The Natural Order

Because Myfanwy is my pen name people are a bit anxious sometimes – is it ok to call me Myfanwy? or my given name? Either, I say – I answer to anything. But that’s not quite true, as a dream last night reminded me.

I was looking for the loo, something I often search for in dreams. I blame my granny for over-potty-training me as a tot because missing loos are obviously a source of Foxy subconscious concern from their frequent occurrence – or rather, absence – in dreams. I was in a sprawling, ramshackle old mansion, that had apparently been converted into some kind of Con-Dem prep school – every bathroom was filled by noisy, frolicsome infants who didn’t seem inclined to make way for someone of a more sensitive disposition preferring a peaceful audience-free pee.

On my explorations I met a charming chap I knew – in the dream, that is. Never met him in real life though with hindsight he might be a dissolute uncle of Fergus McGonigal. Charmingly he pounced, charmingly he swept me into an embrace, ‘Lavinia,’ he breathed, moving in for a snog.

What?’ I wasn’t charmed.

‘Lavina,’ he repeated, with clearer diction – obviously used to deaf old bats.

At the age of eleven I grew far too fast, so that starting secondary school I was one of the tallest in the class and a size fourteen. It meant everyone knew who I was and I was a handy target for all the lazier bullies – especially Mr Stanning when he wanted to hurl the board rubber at someone in the back row: he couldn’t miss. I took to sitting at the front. Besides, it was the only way my myopic vision could see the board – or Mr Stanning’s expression – in the first place. Everyone knew who I was. I hated it. (A year later other kids had caught up and whizzed past me; I stopped growing at twelve, pretty much spot on average height for our cohort but by then it was too late. Meanwhile, I became an academic.)

Now, however, I sometimes have to pinch myself to make sure I exist at all. When I ask my teens to do the dishes or some other minor chore there’s a resounding silence and, later, denial of all knowledge. I am their house elf.

At work it’s not always more comforting; one of our volunteers – let’s call her Nell – can’t tell the difference between me and manager, Tess. Admittedly, Tess and I are almost identical – we’re both female. So what if Tess’s three feet taller than me, ten years older than me, short blond hair not long dark hair and totally different dress sense – it’s amazing anyone can tell us apart.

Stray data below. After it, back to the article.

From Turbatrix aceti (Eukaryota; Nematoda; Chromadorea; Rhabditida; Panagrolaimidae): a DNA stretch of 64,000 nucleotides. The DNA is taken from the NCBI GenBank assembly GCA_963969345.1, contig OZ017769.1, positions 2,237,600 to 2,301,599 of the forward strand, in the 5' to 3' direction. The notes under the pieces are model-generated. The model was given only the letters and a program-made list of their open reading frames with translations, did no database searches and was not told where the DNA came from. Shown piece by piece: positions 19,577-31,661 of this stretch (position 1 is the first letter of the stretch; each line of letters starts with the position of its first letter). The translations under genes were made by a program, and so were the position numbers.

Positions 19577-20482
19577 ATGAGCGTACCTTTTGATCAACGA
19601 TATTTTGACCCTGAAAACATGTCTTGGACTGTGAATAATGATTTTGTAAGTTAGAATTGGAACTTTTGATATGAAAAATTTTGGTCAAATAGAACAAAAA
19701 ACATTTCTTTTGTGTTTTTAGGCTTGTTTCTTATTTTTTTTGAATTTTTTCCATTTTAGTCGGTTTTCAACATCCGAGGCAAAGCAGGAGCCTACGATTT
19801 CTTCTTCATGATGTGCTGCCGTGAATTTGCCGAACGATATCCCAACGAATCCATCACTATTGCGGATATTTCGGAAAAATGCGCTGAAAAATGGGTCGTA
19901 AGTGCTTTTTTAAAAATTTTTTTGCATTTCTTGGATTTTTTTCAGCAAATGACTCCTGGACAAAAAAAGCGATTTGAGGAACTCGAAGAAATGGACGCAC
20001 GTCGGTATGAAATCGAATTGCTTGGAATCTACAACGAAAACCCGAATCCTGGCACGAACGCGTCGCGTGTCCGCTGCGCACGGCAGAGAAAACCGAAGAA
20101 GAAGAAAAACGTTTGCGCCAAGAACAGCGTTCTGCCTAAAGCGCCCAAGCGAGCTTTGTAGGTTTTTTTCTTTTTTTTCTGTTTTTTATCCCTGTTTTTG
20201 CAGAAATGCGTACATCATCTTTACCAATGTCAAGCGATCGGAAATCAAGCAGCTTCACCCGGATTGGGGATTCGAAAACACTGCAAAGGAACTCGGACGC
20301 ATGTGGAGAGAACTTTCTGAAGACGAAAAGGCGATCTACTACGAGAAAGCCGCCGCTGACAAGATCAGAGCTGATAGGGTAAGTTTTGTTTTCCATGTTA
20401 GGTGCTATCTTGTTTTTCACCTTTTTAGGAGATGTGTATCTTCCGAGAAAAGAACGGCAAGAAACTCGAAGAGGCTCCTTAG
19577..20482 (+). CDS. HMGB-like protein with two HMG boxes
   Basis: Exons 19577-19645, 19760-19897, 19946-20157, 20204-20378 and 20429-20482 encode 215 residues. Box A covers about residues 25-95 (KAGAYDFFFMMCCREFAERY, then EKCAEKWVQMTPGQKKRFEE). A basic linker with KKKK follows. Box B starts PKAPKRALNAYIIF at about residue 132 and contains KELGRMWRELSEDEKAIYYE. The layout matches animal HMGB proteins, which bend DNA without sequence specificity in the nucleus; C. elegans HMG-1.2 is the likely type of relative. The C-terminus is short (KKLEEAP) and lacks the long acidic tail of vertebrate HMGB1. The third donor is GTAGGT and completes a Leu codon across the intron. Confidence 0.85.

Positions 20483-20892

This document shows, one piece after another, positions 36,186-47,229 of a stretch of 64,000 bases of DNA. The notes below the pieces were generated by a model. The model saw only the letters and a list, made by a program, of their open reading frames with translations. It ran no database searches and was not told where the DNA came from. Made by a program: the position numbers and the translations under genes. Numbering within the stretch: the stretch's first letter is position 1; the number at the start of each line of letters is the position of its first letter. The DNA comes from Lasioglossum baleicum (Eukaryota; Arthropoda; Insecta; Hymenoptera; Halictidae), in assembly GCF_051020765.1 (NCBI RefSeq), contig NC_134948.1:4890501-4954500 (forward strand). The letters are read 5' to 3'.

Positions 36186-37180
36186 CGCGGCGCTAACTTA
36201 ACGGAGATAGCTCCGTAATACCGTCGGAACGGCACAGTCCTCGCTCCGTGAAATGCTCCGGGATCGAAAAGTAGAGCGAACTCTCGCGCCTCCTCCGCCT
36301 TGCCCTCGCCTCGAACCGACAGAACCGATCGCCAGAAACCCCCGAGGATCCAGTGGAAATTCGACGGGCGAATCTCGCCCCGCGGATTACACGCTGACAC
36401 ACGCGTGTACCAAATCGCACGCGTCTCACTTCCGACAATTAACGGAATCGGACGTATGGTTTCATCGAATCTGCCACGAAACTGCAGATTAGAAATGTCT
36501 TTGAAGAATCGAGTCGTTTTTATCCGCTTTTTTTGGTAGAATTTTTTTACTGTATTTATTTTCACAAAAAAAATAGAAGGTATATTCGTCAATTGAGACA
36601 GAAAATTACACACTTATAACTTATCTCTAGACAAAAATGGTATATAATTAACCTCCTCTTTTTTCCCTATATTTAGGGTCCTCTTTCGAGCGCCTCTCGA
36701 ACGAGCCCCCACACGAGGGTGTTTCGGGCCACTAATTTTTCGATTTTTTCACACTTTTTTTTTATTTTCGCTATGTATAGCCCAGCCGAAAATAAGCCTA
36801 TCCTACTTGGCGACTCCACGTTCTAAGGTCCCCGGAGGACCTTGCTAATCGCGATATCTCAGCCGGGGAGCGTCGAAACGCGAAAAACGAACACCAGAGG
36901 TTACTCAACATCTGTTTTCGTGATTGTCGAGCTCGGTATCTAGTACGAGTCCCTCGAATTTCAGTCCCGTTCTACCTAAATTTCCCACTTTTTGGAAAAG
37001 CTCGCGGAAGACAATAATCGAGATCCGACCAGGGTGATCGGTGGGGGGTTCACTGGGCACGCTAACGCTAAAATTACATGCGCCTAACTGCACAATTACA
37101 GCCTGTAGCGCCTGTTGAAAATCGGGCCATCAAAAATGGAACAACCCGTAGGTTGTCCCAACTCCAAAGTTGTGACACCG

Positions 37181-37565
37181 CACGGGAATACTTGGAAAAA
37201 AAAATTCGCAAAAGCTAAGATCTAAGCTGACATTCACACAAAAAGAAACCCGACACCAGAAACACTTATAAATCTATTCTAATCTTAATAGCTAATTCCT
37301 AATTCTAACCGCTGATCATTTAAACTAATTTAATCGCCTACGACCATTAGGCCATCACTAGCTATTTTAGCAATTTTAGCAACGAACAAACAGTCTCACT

The other day Nell arrived while I was steaming a rail of clothes. ‘Hullo, Tess.’

‘Myfanwy. It’s Tess’s day off.’

She peered at me, frowning, checking Tess wasn’t taking the piss. ‘Oh, yes. Myfanwy. Make me a cup of coffee.’

Helen Mort has a fascinating blog post on names HERE. Some people cannot recognise faces. Others cannot remember names. Either must be a problem as we are apes that thrive on intricate social connections.

I never did find a loo in my dream. Instead I woke up, thanked god I don’t have to work with that many children, and came up here to write this (any metaphor the reader finds is intended).

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My decrepit but much-used and loved compact camera died a few days ago; it had been through a lot over the years but bouncing six feet down a jagged rocky gully into a stream proved too much – cracked screen, damaged lens mechanism and innards. It was more than ten years old and had taken thousands of pictures – some of which I was rather pleased with. Not worthwhile to repair, sadly.

Here’s a chap we met on the hills on that outing:

And this is its very last picture, a view from the east flank of Worcester Beacon looking over Great Malvern towards Worcester:

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(Early birthday present from husband: new camera, just arrived – hurrah! But now to get to grips with all its fabulous intricacies and potential…)

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4 Responses to The Natural Order

  1. Ron says:

    Thoroughly entertaining. Thanks. Sorry I have to run. I have to go find your bullies and kick their arses…

  2. Interesting post, Myfanwy. My problem is having a (given) surname that’s almost too memorable, which brings about a different set of challenges, the most common being people I meet for the first time passing the comment “… ooh, that’s an unusual name…” I variously respond by either just agreeing or, if I’m feeling that way out, fighting back with “well, to me it’s not!” As for people spelling it correctly, that’s another story. You can see understand why I adopted a pen-name!

    • Myfanwy Fox says:

      Ah! Yes, it’s easier to have an easy name. Mind you, almost no one spells my married surname correctly, either.
      Sorry for the delay replying – been on holiday (she says smuggly).

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